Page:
To Courtney Melmoth
AL (draft): American Philosophical Society
[On or after May 12, 1778]
It was with greater Inconvenience to myself, than you perhaps imagined that I furnished you with the 38 Guineas before, and now with 12 more, which make the whole 50 Guineas.1 I have too many Occasions for Money here, and too little to answer them. But I have relied and do rely on your Honour and Punctuality for the speedy Repayment:2 I wish you and Mrs. Melmoth a good Journey. It shall be a Secret with me as you desire, but I am sorry to understand that it is necessary. I am, Sir, Your most obedient humble Servant
Which I hereby desire you will make into the Hands of Mrs. Margaret Stevenson at Cheam in Surrey, to whom I shall send your Notes.
Notation: To Mr. Melmoth
1. BF’s accounts show two loans to him, the first of 932 and the second of 360 l.t.: Waste Book, entries of Feb. 6 and May 15. The total of 1,292 l.t., at the exchange rate then current, was slightly more than 50 guineas.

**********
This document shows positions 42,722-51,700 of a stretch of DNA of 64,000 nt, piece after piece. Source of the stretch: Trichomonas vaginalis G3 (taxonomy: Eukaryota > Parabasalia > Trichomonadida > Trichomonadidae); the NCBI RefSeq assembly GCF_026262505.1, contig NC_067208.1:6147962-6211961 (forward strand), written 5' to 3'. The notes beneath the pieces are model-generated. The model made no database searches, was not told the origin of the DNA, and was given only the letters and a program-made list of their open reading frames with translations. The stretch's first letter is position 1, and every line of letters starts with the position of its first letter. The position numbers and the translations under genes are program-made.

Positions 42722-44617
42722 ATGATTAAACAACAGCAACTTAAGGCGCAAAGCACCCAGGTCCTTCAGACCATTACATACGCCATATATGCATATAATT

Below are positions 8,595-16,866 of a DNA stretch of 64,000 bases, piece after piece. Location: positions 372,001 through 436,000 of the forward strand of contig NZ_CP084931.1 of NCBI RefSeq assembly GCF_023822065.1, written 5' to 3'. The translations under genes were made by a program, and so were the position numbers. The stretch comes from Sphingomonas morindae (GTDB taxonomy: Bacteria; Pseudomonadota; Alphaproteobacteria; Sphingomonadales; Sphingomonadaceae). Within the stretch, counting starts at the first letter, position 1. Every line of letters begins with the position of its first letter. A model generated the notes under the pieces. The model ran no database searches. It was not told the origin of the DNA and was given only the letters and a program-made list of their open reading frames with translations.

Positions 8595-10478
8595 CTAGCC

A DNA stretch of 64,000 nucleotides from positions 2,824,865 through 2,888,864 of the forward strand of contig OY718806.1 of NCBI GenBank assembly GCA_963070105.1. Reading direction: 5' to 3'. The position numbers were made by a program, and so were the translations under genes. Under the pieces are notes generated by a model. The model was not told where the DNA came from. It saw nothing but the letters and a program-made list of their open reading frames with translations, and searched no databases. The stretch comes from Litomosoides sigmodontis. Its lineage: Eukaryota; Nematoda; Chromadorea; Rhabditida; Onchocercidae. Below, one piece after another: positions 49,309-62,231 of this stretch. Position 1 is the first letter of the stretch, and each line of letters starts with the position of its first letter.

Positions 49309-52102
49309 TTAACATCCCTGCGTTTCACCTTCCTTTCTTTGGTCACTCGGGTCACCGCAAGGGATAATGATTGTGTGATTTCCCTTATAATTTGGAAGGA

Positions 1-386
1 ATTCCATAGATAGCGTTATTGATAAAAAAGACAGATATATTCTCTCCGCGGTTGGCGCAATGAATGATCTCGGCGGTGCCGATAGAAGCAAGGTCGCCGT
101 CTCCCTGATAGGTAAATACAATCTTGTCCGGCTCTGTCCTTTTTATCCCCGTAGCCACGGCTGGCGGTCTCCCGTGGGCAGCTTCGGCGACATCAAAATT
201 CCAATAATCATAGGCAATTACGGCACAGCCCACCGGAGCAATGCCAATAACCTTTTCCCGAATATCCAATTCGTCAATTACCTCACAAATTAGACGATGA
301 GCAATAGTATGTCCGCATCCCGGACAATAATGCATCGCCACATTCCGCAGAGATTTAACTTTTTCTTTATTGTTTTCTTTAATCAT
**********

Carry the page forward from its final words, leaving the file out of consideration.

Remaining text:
2. The reliance was small, and BF made two attempts to say so. He first wrote “Your Failure,” then substituted “The Disappointment,” then deleted that as well; the clause at the end, beginning with “Which,” he must have meant to follow here. Melmoth got the point. On the 16th he sent his note for the second loan enclosed in a letter to WTF, which he posted on his way to The Hague. He would pay his debts within six weeks, he promised, and asked that any creditors who turned up might be so informed. As for BF, he could only hope that “no idle censures may affect me in his opinion . . . His Judgment must be suspended.” The other item of interest in the letter is that “nothing shall tempt me to forget your newfoundland Dog.” APS.